Tim Golder: Non-traditional trademarks are certainly available for registration in Australia. However, as with most jurisdictions, such trademarks remain very difficult to register and (if registered) to enforce.

Non-traditional trademarks are examined according to the same criteria as any other trademark in Australia. To secure acceptance for such marks, applicants must distinguish the claimed goods and services from the similar goods and services of other traders. In that regard, the test in Australia is whether other traders, being actuated only by proper motives, would think of the marks and wish to use them as a trademark in respect of their own similar goods and services.

As with any other trademark application, if the trademark is not inherently capable of distinguishing, it is possible to provide evidence of use of the trademark to demonstrate acquired distinctiveness. However, it is our experience that with regard to non-traditional trademarks, it is often difficult to demonstrate that the trademark itself is operating to denote the origin of the goods or services. Accordingly, we are yet to see a significant increase in the number of non-traditional trademarks registered in Australia.

Julia Anne Matheson: We have seen a significant uptick and expansion of the design patent practice in the last few years in the US. In particular, we have seen a greater interest in protection of designs in the US as well as many other countries, in an effort to build a strategic worldwide portfolio. Many of our clients are recognising and taking advantage of design patent protection to achieve the market exclusivity needed to establish the necessary acquired distinctiveness to achieve trademark protection for product configuration.

In the US, design patents protect the appearance of “an article of manufacture”. Trade dress and design patent protection can coexist when the shape of the product is ornamental (as opposed to functional) and also serves to distinguish the source of the goods to consumers. Whereas a design patent lasts for 15 years, trade dress protection can last indefinitely. Companies in the automotive, technology, and fashion industries are increasingly relying upon design patent protection as an additional and cost-effective tool to secure their valuable rights.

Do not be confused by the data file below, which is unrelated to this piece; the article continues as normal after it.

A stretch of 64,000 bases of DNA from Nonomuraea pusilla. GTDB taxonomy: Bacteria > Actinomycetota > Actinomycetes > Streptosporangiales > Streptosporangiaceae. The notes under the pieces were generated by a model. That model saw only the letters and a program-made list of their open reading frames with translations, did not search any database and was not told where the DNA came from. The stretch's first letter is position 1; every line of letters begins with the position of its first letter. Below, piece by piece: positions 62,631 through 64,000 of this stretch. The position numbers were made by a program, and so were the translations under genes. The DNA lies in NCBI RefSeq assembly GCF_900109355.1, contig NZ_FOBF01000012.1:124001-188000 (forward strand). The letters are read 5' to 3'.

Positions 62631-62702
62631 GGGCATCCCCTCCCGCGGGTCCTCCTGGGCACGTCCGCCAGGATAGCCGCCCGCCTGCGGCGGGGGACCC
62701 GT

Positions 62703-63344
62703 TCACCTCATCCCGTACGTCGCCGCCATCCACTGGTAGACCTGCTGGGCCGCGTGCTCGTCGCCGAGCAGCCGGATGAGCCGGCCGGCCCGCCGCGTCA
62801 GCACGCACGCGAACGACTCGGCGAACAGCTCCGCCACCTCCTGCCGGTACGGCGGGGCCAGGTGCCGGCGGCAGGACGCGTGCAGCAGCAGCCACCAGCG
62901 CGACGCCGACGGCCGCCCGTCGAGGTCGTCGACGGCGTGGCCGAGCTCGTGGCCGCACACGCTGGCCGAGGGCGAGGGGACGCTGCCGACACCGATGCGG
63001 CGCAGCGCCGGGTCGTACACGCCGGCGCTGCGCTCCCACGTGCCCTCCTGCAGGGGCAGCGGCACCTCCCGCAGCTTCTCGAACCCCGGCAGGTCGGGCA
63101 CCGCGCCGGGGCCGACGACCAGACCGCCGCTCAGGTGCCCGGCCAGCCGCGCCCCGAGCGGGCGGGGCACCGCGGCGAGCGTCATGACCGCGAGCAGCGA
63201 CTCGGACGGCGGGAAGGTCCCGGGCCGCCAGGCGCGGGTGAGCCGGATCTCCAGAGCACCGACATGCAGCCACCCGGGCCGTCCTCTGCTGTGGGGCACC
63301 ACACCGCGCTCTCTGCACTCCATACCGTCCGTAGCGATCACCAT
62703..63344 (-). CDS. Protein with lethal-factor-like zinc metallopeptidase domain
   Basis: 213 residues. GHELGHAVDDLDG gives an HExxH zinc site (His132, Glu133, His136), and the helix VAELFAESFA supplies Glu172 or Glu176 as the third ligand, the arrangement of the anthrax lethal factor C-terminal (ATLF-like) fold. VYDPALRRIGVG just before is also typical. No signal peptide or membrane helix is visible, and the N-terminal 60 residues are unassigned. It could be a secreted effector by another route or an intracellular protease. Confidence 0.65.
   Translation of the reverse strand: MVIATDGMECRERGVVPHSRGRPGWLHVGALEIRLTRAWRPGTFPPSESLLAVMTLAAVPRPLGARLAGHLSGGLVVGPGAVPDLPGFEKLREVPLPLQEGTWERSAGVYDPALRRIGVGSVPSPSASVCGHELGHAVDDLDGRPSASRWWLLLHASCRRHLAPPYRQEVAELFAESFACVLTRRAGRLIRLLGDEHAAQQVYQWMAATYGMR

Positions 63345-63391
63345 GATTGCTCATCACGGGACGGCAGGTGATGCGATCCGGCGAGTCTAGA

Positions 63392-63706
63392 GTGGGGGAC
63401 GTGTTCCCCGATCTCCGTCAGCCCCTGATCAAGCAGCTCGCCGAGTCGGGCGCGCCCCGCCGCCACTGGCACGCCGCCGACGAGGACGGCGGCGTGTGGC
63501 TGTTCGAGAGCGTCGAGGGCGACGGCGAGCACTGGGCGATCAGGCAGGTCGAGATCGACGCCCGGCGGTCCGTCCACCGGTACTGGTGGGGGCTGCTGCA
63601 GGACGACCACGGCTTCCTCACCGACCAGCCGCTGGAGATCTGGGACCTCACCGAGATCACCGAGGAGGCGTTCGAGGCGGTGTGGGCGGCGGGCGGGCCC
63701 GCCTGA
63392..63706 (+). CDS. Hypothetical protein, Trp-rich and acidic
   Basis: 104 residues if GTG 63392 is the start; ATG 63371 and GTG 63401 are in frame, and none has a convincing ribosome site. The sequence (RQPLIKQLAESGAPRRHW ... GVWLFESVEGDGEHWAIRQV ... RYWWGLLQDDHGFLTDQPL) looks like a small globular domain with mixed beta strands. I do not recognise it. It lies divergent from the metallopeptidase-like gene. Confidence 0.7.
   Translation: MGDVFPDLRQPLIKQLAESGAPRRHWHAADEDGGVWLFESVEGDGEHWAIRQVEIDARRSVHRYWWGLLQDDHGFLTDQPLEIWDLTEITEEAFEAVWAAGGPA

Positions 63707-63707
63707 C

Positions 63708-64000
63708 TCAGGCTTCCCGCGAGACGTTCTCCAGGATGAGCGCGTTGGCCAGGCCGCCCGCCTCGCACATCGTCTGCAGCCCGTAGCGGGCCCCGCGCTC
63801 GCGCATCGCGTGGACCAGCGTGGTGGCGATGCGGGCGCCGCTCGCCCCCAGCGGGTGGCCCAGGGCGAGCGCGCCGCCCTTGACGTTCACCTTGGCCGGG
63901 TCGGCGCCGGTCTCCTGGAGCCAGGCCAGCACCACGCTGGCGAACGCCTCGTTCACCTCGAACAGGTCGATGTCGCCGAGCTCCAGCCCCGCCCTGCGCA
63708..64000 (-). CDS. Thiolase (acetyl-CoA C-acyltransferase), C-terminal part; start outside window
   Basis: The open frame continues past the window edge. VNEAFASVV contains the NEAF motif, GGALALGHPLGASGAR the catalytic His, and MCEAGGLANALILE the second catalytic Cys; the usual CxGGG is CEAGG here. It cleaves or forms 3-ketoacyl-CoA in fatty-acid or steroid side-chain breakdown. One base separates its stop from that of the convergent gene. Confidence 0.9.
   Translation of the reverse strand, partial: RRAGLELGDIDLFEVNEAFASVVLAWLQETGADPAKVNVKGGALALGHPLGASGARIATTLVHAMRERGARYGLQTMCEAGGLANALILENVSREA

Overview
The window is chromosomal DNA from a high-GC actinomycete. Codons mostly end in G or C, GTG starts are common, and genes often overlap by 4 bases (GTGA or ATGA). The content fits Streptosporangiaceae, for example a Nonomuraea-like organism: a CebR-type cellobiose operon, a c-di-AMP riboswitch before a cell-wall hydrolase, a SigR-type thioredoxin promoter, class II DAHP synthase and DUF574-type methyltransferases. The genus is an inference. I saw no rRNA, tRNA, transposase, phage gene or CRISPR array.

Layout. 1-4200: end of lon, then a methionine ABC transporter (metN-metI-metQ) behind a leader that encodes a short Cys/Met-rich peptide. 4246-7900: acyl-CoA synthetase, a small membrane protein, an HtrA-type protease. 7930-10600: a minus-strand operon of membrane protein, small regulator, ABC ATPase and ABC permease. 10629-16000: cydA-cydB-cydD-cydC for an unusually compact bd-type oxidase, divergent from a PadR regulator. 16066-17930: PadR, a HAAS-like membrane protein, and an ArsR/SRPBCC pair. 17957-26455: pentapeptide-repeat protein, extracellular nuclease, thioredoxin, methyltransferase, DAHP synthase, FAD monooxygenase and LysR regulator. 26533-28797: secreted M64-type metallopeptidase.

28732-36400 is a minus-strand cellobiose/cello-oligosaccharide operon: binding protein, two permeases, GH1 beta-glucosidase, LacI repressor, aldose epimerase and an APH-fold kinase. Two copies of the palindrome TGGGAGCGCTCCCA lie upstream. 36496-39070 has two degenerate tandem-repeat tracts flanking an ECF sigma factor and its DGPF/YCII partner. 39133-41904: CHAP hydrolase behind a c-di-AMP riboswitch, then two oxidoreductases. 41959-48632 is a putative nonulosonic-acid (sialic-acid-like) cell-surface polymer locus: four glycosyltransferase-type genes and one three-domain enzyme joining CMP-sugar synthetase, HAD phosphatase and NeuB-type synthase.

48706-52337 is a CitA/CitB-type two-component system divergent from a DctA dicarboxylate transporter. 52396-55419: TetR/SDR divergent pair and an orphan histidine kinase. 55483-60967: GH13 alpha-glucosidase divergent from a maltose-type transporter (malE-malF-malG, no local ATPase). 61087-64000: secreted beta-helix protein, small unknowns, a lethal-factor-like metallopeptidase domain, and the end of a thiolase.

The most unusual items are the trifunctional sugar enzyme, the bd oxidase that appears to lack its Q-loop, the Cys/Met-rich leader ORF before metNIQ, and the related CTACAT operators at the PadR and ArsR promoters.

Litigating design patent cases presents unique challenges that significantly differ from utility patents and fall more in line with trademark product configuration and trade dress cases, where survey evidence and experts are key.

How would you describe the competition in the legal market in your jurisdiction at the moment?

Tim Golder: Over the past 12-18 months, the Australian IP landscape has changed dramatically as a result of the public listing of Australian IP firms on the Australian Stock Exchange. There are currently three companies that collectively hold nine Australian IP firms. Each of these companies hold two or more IP firms, which continue to operate as separate and competing firms.

This development raises potential concerns in relation to conflicts between: the firms’ duties to clients and shareholders; and between clients of different firms within the same operating group.

Accordingly, this may give rise to concerns in the event that disputes occur between parties represented by firms within the same company, as the firms may regard themselves as free to act for their respective clients in the dispute despite the fact that the firms share common ownership.

As one might imagine, this development has meant that a number of companies have elected to transfer their IP portfolios to independent firms.

Julia Anne Matheson: The US marketplace continues to be a highly competitive field occupied by firms ranging from small specialty firms to global general practice firms. The past decade has been characterised by numerous national and international firm mergers including the merger of IP boutiques into global general practice firms, and the increase in efforts by general practice firms to expand their IP resources and practice capabilities. Finnegan remains one of the largest global boutiques dedicated exclusively to the practice of intellectual property, Finnegan celebrating its 50th anniversary in 2016. It remains one of only a few firms able to offer the deep bench of a specialty practice together with the resources of a large firm.